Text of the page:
Sony Xperia E3 – Software and Interface
The Sony Xperia E3 runs Android 4.4.2 at present with a similar custom interface seen in Sony’s other Xperia phones. It’s a pretty light interface whose visuals look quite similar to the Google Now interface seen in a Nexus 5 running Android 4.4.
It doesn’t try to add all that many features, but does come up with a few little extra bits. Perhaps the most important is folders on the apps screen. This lets you organise the Sony Xperia E3’s app roster even more keenly.
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Of course, these days the version of Android running underneath is not entirely up-to-date. Several phones already have Android 5.0, and we’ll just have to wait and see as to whether the Xperia E3 will get an update to it.
One other thing not everyone may like is Sony’s very easy and pared-back approach to things like the drop-down menus. They’re simple, with a similar layout to those of standard Android 5.0. That means no brightness slider right in the drop-down notifications bar, with settings toggles having their own complete tab in the Sony Xperia E3.
The phone’s software is classy and reserved next to the software seen in, for example, budget Samsung and LG phones like the LG L70 or Samsung Galaxy Young 2.
This clasiness is let down slightly by the low screen resolution, though, which means nothing ever quite looks pristine in the Xperia E3.
Sony Xperia E3 – Games and Performance
Despite being a brand new phone, the Sony Xperia E3 uses the same Snapdragon 400 processor we’ve seen used in budget and mid-range phones for aeons. Qualcomm now offers a 64-bit version of the CPU called the Snapdragon 410, but we’re still more than happy with a 400-series chipset in a £100 phone, especially when the upgrade would offer little in the way of serious real-life performance benefits.
Much like the Moto G, performance here is perfectly sound. There’s no major lag, with Sony’s custom software not hampering the workings of the system like some others.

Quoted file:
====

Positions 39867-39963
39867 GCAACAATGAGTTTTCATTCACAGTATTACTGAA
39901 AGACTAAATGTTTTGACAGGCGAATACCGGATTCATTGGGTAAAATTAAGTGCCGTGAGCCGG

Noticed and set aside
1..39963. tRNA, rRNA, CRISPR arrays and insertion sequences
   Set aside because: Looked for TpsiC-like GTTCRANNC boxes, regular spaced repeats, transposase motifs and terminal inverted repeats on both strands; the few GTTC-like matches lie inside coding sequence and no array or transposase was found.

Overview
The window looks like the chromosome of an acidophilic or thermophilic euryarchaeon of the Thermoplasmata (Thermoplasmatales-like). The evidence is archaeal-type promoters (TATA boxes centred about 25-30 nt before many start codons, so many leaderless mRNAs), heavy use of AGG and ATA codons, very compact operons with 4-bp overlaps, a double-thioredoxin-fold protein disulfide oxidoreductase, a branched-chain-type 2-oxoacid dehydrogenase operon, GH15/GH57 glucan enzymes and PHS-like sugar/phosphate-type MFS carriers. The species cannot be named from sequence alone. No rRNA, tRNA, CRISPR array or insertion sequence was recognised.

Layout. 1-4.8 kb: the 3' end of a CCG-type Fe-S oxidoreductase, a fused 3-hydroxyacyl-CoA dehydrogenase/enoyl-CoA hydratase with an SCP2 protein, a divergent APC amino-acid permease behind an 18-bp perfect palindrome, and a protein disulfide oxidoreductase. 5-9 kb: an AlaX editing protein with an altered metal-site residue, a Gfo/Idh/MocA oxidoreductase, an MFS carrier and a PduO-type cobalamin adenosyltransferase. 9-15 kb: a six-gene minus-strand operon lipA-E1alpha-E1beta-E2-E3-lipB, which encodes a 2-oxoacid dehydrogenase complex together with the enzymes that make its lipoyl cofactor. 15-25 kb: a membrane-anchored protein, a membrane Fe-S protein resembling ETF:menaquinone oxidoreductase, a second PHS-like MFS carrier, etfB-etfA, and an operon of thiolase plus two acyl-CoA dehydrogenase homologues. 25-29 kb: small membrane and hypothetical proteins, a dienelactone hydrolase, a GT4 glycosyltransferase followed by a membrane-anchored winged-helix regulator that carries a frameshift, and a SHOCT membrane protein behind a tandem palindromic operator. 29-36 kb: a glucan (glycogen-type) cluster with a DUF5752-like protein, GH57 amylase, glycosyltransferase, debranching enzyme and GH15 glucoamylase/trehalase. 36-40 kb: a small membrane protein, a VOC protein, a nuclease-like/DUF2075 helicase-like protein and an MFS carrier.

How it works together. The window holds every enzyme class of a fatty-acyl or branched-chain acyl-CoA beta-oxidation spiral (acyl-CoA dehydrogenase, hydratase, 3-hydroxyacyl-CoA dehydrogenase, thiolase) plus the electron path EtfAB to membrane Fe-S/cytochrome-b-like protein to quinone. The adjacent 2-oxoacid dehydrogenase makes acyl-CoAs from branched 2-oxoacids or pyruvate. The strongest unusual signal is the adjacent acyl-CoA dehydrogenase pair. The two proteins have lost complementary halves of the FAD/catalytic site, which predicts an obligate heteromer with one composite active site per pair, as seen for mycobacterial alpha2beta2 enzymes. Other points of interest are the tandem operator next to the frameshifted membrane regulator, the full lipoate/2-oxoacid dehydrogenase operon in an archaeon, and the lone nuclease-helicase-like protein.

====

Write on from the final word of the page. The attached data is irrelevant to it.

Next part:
Thanks to the relatively low screen resolution, gaming performance of the Xperia E3 is perfectly good too. It can handle 3D games with relative ease, even at higher visual settings.
Of course, they’re not going to look quite as swish as they might on another phone, though, as the 800 x 480 screen resolution just doesn’t produce as sharp images as a 720p one. There are several 720p options around the same price too.
As well as the Moto G there’s the Honor 3C and Hisense Sero 5. You’ll notice that these phones come from smaller names rather than the biggies, but having used most of the lower-end phones available, we recommend that any gamers seriously consider a 720p phone. It’s the point at which a phone’s display starts looking high-end, stopping 3D games from looking so jaggedy.
On the other end of performance, one of the Sony Xperia E3’s key features is 4G, making it one of the cheaper 4G phones available. Higher internet speeds are great, and we’re happy that it no longer commands the weighty premium it used to.
However, on reflection we’re not sure we’d trade away screen quality for 4G in the way the Sony Xperia E3 does. Browsing the web and watching streamed video is simply a lot more enjoyable on a 720p 5-inch display than a low-res 4.5-inch one like the E3’s.